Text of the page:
Compilers & Programs

  • August 6th, 2012
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Compilers

In addition to the standard GNU compilers, the system has the Intel Cluster Toolkit Compiler Edition installed. It is located in /apps/intel.

This toolkit includes:

  • Intel® C++ Compiler 11.1 Update 6
  • Intel® Fortran Compiler 11.1 Update 6
  • Intel® MPI Library 4.0
  • Intel® Trace Analyzer and Collector 8.0
  • Intel® Math Kernel Library 10.2 Update 5
  • Intel® MPI Benchmarks 3.2.1
  • Intel® Debugger 11.1 Update 6

 

Load Sharing Facility (LFS)

LSF (Load Sharing Facility) is a job scheduling and monitoring software system developed and maintained by Platform Computing. LSF should be used to submit jobs to the cluster. A job is submitted from the login node and will be executed when resources are available on the compute nodes. Jobs which request 2 or fewer processors and 15 minutes or less time are given higher priority and typically run very quickly. Quick turnaround of such small jobs enables users to quickly test potential jobs.

Below are the queues listed and the maximum resources that can be run in each. These queues exist to give a slightly higher priority to those running shorter jobs. The idea is that shorter jobs will clear the queue much faster and therefore have higher priority.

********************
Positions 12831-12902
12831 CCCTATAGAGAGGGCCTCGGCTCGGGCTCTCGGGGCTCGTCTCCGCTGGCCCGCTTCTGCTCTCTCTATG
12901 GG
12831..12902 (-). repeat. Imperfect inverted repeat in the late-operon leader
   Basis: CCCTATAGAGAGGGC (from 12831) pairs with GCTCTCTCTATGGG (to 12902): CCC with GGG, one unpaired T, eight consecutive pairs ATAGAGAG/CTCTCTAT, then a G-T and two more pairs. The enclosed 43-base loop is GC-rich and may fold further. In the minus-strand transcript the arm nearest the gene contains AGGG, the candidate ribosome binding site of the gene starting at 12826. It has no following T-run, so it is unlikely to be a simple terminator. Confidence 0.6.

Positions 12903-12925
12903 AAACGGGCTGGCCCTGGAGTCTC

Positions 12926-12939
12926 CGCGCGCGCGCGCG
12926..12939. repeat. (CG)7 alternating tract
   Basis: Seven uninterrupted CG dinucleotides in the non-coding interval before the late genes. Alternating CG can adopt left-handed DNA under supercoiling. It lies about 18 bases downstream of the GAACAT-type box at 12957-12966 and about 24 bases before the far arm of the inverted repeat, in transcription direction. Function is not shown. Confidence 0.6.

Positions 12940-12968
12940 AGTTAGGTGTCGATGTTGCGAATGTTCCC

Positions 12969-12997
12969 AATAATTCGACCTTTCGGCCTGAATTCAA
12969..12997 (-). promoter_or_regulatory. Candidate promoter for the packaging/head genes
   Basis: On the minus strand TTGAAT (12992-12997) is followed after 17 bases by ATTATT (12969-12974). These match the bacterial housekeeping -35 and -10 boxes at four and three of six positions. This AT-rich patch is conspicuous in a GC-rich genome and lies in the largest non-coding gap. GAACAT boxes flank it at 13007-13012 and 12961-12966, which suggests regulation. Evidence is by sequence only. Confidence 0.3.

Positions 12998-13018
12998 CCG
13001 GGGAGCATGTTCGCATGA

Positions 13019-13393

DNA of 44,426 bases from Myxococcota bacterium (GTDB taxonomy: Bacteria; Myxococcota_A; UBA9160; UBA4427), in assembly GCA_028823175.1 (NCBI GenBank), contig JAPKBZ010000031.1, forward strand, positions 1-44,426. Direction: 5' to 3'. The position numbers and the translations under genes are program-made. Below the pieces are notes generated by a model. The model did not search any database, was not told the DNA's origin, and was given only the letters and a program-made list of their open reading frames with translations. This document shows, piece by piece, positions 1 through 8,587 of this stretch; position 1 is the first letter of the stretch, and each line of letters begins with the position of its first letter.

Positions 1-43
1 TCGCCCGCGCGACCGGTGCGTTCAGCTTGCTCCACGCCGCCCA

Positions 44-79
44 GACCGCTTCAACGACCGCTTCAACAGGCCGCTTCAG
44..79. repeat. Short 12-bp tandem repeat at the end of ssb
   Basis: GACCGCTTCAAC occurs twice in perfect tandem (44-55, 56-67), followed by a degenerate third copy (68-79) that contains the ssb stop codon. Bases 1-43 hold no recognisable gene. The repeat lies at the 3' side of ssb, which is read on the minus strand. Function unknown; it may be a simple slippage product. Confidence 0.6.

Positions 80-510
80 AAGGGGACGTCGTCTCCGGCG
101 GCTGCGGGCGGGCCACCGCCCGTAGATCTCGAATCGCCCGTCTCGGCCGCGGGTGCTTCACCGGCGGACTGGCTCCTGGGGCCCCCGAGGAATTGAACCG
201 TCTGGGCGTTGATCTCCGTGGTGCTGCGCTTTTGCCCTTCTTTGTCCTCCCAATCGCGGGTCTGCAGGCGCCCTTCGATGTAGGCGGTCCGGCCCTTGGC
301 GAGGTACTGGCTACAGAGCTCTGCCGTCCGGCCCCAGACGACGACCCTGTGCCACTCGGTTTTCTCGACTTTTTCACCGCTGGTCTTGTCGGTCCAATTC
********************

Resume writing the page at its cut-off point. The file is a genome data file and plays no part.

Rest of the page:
In order to specify a certain queue, you must add the line #BSUB -q short to the bsub script.

  • Debug Queue: The debug queue is designed to simply check your code to see if your settings are correct. This queue has a maximum of 15 minutes’ run time and 2 cores. This queue has the highest priority, and should be used only for fast checks for longer jobs.
  • Short Queue: The short queue is for small jobs that will run relatively quickly. This queue has a maximum of 6 hours run time and 8 cores. This queue has the second highest priority and jobs are limited to 4 hosts at once.
  • Normal Queue: The normal queue is the default queue and will most likely be used for the majority of jobs run. This queue has a maximum of 18 hours run time and 16 cores. This queue is third in priority and jobs are limited to 4 hosts at once.
  • Large Queue: The large queue is for longer jobs that have been tested first in a smaller scale. The queue has a maximum of 48 hours run time and 24 cores. This queue has the lowest priority and jobs may span up to 10 hosts.